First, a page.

Dr. Catherine L. Davis, clinical health psychologist at the Medical College of Georgia conducted a study among 100 overweight children to see if she could find a link between obesity in children and sleeping disorders.

The results were published in the November issue of Obesity and showed that 25 out of 100 overweight children who didn’t have physical activities tested positive for sleep-disordered breathing.

Then she decided to test and see if regular physical activity would change the incidence and divided children in three groups to see the effects of exercise on their metabolisms. There was a control group and two groups who exercised 20 and 40 minutes a day.

After just three months of regular activities that included jumping rope, basketball and tag games, the number of children with sleep disorder was cut in half.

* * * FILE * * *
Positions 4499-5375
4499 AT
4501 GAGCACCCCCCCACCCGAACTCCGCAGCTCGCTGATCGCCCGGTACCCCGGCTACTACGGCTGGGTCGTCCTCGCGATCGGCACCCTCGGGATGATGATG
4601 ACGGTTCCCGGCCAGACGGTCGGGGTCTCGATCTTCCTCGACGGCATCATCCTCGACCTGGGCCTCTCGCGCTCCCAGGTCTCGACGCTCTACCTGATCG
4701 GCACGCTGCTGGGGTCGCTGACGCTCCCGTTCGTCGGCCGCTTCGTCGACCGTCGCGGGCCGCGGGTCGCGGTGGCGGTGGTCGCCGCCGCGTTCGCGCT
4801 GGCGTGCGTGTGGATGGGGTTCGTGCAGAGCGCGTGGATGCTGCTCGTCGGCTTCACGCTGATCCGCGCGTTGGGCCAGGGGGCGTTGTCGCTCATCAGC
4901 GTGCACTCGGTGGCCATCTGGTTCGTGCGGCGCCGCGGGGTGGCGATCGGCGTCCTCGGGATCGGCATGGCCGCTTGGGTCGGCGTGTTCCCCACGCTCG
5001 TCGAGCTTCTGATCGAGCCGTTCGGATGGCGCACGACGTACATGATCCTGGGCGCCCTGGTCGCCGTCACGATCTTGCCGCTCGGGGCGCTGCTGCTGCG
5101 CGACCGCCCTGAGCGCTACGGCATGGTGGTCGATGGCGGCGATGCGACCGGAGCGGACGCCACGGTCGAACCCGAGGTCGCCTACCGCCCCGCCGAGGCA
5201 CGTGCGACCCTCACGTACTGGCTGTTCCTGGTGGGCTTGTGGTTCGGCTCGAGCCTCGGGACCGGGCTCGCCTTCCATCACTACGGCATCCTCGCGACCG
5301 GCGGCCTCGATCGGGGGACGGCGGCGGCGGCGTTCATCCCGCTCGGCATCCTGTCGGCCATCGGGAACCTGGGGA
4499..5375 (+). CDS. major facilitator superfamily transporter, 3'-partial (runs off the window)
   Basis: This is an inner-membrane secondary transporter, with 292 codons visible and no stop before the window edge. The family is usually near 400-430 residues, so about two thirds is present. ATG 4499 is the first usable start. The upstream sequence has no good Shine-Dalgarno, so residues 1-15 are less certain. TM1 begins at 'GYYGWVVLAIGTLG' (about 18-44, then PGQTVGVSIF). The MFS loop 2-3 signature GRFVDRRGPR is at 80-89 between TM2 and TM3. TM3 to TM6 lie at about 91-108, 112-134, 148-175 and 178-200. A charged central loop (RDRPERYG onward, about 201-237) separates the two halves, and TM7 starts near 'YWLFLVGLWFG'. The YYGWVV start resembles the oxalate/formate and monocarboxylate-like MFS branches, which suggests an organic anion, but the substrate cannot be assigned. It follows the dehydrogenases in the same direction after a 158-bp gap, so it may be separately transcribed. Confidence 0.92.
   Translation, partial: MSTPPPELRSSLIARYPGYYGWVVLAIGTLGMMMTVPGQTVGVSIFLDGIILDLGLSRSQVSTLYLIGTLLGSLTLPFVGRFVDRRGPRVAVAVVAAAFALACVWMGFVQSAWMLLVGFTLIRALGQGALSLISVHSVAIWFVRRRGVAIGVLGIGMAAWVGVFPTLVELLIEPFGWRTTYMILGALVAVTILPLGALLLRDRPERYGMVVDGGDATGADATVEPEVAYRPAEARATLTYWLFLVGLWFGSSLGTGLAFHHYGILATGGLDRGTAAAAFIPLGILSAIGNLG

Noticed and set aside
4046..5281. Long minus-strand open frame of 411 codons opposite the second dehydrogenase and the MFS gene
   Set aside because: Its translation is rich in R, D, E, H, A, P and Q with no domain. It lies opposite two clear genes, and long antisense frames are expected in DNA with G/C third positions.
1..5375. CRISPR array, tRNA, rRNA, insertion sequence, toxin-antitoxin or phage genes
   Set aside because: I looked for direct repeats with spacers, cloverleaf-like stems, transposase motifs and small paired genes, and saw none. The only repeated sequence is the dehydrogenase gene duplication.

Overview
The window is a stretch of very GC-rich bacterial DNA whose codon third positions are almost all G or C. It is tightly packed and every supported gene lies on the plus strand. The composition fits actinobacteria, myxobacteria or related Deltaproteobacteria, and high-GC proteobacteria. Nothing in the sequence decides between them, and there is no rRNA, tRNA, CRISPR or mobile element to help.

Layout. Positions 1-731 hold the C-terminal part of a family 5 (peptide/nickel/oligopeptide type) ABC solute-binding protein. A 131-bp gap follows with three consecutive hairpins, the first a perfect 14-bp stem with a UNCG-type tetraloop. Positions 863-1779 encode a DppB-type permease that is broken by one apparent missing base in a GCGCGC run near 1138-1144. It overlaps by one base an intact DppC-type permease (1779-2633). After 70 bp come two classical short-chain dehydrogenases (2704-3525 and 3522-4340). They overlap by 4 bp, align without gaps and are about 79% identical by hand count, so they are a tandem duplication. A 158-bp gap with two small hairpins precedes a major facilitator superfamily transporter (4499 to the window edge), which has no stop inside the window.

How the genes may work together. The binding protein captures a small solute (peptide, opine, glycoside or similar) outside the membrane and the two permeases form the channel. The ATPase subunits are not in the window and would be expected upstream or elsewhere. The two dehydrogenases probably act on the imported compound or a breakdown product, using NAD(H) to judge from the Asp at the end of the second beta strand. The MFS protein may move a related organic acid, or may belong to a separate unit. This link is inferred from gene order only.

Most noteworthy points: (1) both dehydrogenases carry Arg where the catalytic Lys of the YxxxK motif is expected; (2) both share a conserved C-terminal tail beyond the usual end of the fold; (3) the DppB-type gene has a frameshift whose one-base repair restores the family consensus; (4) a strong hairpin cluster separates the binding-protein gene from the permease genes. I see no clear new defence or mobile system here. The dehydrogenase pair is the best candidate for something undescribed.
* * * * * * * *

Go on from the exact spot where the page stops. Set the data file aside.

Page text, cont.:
Exercising did not only help the children’s sleeping problems. It affected their fitness, cardiovascular risks, muscles growth and shape but had no impact on their body mass indexes.

The long-term effects of sleep-disordered breathing on children could not be determined but after not getting a good night sleep, children usually show attention deficit/hyperactivity disorder-type behaviour instead of being sleepy. This could affect their school performance and their social behaviour.

This study results should be presented to both parents and the pediatricians who should ask about the kids snoring as anoring does not appear to be benign in children.